Chinese Ambassador Tells U.S. National Sovereignty Isn't a 'Bargaining Chip'

China's national flag Kim Kyung-Hoon/Reuters

In a veiled warning to U.S. President-elect Donald Trump, China's ambassador to the United States said Wednesday that Beijing would never bargain with Washington over issues involving its national sovereignty or territorial integrity.

Ambassador Cui Tiankai, speaking to executives of top U.S. companies, said China and the United States needed to work to strengthen their relationship.

"The political foundation of China-U.S. relations should not be undermined. It should be preserved," Cui said.

"And basic norms of international relations should be observed, not ignored, certainly not be seen as something you can trade off," he said. "And indeed, national sovereignty and territorial integrity are not bargaining chips. Absolutely not. I hope everybody would understand that."

He did not specifically mention Taiwan, or Trump's comments last weekend that the United States did not necessarily have to stick to its nearly four-decade policy of recognizing that Taiwan is part of "one China."

Cui's remarks were in line with recent protests from China's Foreign Ministry, which regards the "one China" principle as the "political basis" for U.S.-China ties.

Beijing regards Taiwan as a renegade province and has never renounced the use of force to bring it under its control. China considers Taiwan independence a red line issue.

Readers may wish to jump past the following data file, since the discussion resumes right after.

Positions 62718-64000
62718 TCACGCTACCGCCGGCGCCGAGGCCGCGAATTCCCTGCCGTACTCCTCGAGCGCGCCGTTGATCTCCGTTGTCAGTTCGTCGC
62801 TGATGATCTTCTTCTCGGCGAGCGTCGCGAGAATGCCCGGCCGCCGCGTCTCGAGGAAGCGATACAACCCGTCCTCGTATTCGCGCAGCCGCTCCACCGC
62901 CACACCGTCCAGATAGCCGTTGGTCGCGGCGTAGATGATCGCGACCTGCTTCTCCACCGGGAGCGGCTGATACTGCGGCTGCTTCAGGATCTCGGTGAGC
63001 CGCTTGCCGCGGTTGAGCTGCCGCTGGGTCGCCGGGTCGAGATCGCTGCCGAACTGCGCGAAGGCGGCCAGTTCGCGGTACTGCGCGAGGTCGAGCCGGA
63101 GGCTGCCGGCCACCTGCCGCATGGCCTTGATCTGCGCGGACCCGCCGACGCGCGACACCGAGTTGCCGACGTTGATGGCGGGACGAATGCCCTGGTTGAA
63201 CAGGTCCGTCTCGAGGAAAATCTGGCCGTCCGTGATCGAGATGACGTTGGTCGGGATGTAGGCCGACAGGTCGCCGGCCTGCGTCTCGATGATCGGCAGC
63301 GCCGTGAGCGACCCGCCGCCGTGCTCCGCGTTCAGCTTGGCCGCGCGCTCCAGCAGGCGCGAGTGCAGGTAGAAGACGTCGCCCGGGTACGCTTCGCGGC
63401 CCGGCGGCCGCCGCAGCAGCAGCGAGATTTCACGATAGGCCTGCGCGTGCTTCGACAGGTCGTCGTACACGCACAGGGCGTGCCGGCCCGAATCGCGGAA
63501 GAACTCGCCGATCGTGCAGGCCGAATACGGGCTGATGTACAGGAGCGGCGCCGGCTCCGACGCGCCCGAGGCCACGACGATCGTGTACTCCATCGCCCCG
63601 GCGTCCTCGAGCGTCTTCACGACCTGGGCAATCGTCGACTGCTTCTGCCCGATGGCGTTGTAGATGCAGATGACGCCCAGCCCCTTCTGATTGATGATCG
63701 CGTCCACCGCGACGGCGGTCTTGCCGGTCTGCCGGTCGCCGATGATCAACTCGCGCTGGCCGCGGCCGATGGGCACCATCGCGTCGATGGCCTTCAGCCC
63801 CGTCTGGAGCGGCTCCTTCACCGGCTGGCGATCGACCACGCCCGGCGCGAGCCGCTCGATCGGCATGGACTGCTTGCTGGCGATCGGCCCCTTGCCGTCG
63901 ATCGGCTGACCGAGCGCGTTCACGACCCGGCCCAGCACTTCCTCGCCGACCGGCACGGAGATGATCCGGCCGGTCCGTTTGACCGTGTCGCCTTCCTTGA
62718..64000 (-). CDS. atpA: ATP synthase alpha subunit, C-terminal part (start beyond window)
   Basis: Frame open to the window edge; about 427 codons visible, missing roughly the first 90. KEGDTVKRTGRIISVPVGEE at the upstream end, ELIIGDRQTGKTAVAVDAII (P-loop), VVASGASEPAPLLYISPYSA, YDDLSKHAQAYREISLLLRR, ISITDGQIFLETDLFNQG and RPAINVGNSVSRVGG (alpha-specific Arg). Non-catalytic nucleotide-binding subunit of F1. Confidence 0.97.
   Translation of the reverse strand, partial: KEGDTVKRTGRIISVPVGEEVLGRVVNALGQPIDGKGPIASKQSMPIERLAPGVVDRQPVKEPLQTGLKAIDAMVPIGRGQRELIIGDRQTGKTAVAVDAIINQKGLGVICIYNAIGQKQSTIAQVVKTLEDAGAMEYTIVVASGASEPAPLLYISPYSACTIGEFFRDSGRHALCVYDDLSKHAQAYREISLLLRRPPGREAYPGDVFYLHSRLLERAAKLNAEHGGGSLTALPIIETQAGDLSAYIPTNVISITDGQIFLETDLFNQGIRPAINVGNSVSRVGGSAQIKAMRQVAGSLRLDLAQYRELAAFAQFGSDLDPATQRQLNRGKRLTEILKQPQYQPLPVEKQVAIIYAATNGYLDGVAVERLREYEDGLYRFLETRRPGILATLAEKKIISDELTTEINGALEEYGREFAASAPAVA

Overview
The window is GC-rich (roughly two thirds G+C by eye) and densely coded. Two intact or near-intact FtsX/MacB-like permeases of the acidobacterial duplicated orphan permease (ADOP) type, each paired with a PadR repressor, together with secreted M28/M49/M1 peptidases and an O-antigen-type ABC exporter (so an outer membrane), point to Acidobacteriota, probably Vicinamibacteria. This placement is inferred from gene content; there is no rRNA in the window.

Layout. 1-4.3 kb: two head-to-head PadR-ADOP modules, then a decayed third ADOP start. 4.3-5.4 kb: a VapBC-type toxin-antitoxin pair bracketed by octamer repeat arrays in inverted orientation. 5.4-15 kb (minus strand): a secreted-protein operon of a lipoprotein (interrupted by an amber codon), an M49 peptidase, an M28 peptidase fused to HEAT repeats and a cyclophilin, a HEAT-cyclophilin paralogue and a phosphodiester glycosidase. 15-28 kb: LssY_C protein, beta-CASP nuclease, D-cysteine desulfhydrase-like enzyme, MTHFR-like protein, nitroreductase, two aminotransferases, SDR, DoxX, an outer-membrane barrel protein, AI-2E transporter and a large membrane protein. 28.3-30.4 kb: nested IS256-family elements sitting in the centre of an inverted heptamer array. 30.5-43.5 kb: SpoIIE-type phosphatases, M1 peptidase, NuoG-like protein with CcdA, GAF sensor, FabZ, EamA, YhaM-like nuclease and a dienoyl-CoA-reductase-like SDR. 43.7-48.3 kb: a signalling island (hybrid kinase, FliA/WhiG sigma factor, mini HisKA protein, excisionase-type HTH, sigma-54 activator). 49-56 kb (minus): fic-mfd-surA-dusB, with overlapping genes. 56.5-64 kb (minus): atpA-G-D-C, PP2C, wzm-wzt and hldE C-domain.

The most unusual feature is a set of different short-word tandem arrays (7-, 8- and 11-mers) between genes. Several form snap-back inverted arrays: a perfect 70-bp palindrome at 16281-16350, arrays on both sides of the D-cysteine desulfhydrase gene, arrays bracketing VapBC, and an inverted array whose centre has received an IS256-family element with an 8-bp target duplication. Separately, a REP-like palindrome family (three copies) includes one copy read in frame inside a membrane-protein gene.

On Thursday, China's influential state-run tabloid the Global Times said China needed to take the lead in deciding the island's future.

"It is hoped that peace in the Taiwan Straits won't be disrupted. But the Chinese mainland should display its resolution to recover Taiwan by force. Peace does not belong to cowards," it said in an editorial.

Trump, in an interview on Fox News Sunday, suggested that the U.S. position on Taiwan could become part of his pledge to negotiate more favorable trade terms with China.

"I fully understand the 'one China' policy, but I don't know why we have to be bound by a 'one China' policy unless we make a deal with China having to do with other things, including trade," Trump said.

Trump's comments came after he prompted a diplomatic protest from China over his decision to accept a telephone call from Taiwan's president on December 2.

U.S. corporate executives are increasingly pessimistic about their business prospects in China in light of tough restrictions on foreign investment in the country's vast service sector, new cyber-security regulations that favour domestic technologies and weak enforcement of intellectual property protections.

Earlier Wednesday, news that Chinese officials may penalize a U.S. automaker for monopolistic pricing behavior pushed down shares of General Motors Co and Ford Motor Co.

Cui did not mention the autos case, but said: "China will ensure that there is a level playing field, for all companies, in China, both domestic and foreign."